Cardiovascular Health

The Safety of Sports for Athletes With Implantable Cardioverter-Defibrillators

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Current recommendations for patients with implantable cardioverter-defibrillators (ICDs) advise against participating in sport that are more vigorous than bowling or golf. These recommendations are based on reasonably estimated hazards of ICD failure to defibrillate, loss of control and injury caused by arrhythmia-related syncope or shock, and damage to the ICD system; however, the data about occurrence of these adverse events was not available. Medical conditions for which ICD is administered vary as well as the age of receivers. Many subjects with ICD are young and otherwise healthy. Participation in sports for some is an important quality of life factor and they choose to participate despite possible risks. The frequency of adverse events and risk of serious injury in such subjects was addressed in a prospective study based on a multinational registry.

Patient-centered care is a basic principle in which the patient establishes what brings quality to his/her life and challenges the physician to provide evidence so the patient can make an informed decision. In this case, that evidence is not established; this provided the ethical justification of a study that reviewed subjects who were enrolled in activities against medical advice. The study protocol had to ensure that it does not appear as an encouragement for subjects with ICD to engage in sports.

The study enrolled 372 athletes with ICDs (age: 10–60 years) already participating in organized (n=328) or high-risk (n=44) sports and followed them prospectively for a median of 30 months. Data was obtained via phone interviews and medical records at baseline, if a shock occurred and every 6 months. Of the enrolled subjects, 33% were women.  Sixty subjects were competitive athletes. Running, basketball, and soccer were the most common sports, but some also engaged in skiing (71) and surfing (13), which is considered high risk for syncope and ICD shock-related injuries.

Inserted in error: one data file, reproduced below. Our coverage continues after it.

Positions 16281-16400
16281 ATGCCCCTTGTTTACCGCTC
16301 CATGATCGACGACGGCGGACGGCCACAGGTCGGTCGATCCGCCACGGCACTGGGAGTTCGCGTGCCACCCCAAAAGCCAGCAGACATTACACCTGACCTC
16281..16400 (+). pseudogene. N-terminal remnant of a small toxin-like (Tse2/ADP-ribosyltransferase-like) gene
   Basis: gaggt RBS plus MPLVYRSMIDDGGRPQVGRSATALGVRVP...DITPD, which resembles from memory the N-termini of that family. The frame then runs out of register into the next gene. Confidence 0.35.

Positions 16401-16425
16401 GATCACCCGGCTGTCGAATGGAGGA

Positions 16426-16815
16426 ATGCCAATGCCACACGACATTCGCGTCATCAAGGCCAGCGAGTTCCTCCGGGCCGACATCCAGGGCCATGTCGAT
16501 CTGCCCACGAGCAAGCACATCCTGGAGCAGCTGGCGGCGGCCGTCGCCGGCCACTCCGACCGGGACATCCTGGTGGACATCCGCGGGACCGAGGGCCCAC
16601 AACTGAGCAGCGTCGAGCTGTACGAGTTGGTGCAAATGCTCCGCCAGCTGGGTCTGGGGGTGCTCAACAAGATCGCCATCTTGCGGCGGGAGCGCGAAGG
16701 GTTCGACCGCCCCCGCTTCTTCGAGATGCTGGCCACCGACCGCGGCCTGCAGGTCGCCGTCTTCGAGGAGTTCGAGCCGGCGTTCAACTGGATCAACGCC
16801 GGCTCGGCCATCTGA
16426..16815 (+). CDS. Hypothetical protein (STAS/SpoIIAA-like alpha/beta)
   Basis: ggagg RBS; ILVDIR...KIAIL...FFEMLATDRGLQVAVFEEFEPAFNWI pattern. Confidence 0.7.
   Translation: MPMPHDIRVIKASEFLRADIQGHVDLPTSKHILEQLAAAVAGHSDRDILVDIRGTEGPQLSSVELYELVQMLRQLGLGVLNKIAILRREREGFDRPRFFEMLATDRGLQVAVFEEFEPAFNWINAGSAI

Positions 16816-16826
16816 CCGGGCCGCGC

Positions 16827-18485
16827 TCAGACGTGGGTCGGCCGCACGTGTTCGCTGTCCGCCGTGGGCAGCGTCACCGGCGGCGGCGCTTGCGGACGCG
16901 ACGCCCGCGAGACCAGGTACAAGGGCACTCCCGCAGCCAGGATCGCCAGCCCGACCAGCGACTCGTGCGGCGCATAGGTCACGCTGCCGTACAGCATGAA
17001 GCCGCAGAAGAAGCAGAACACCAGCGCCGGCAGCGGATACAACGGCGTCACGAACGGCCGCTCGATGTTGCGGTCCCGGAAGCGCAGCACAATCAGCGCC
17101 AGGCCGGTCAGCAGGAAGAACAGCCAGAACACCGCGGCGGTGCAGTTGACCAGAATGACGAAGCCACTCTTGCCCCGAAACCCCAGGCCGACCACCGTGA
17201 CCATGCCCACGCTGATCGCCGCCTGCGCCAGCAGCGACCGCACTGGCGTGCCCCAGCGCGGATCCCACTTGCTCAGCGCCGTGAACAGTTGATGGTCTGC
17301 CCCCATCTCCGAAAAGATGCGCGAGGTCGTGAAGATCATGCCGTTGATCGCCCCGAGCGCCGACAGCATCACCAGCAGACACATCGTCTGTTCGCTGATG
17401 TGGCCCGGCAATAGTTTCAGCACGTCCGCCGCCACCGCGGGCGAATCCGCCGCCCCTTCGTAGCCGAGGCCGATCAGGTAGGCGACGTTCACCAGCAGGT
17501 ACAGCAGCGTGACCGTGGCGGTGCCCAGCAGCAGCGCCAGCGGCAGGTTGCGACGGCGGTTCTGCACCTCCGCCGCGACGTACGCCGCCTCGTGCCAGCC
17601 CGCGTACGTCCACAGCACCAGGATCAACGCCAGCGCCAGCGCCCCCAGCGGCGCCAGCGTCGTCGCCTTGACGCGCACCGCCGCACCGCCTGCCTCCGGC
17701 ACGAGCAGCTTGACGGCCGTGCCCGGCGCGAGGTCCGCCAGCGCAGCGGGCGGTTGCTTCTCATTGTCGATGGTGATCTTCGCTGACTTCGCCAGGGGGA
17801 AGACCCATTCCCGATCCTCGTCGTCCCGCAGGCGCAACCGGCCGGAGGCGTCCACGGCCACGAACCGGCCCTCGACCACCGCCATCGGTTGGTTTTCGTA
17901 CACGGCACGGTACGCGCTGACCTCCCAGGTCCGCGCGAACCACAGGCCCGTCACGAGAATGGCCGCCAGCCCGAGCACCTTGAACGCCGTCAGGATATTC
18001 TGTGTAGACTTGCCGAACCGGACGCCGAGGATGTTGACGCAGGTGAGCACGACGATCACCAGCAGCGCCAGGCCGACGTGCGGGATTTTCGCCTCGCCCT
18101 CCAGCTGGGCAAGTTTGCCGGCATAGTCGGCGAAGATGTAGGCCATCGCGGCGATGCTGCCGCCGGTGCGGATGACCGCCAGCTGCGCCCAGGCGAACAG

This study found that shocks were not uncommon, but there were no injuries, deaths or need to externally defibrillate. Shocks occurred in 10% of study participants during competition/practice, in 8% during other physical activity and in 6% at rest. Lead malfunctions were not higher than in unselected populations.

In summary, many athletes with ICDs can engage in vigorous and competitive sports without physical injury or failure to terminate the arrhythmia, despite the occurrence of both inappropriate and appropriate shocks. This study also points out subgroups with likely higher risks; it also discusses specific tests and the process of patient evaluation necessary for informed physician advice and patient choices.

For my target audience, it is important to note that no scuba divers participated in this study. Scuba diving is considered a very high risk activity for subjects with ICD because the loss of control due to syncope or shock while underwater is likely to cause drowning. Some subjects with pacemaker, a device that does not provide shock, may be allowed to dive, but it appears that there are few out there since we had a lot difficulty recruiting participants for a survey-based study.

Lampert R, Olshansky B, Heidbuchel H, et al. Safety of Sports for Athletes With Implantable Cardioverter-Defibrillators. Results of a Prospective, Multinational Registry. Circulation. 2013;127:2021-2030.)

 More about DAN’s study on diving with pacemakers can be found here:

DAN Investigates Implanted Cardiac Devices: Volunteers Needed

Post written by: Petar Denoble, MD, D.Sc.

Effects of scuba diving on heart function

Recently, a group of Italian researchers conducted an underwater Doppler echocardiography study of 18 healthy scuba divers titled “Cardiovascular changes during SCUBA diving: an underwater Doppler echocardiographic study.” The rationale for the study was a concern that body immersion, which induces redistribution of blood from the periphery to the chest, may adversely affect subjects with previous heart disease. The aim of the study was to evaluate cardiovascular changes during immersion using underwater Doppler echocardiography. They found that the left ventricle is enlarged during immersion, an effect that is expected because there is more blood moving into the chest area. In addition, there were some changes in the velocity of the ventricle filling measured, but the significance of this is not clear. These changes were still noticeable when the Doppler echocardiography was repeated immediately after a dive; however, some older studies reported that most changes disappeared within one hour after the dive.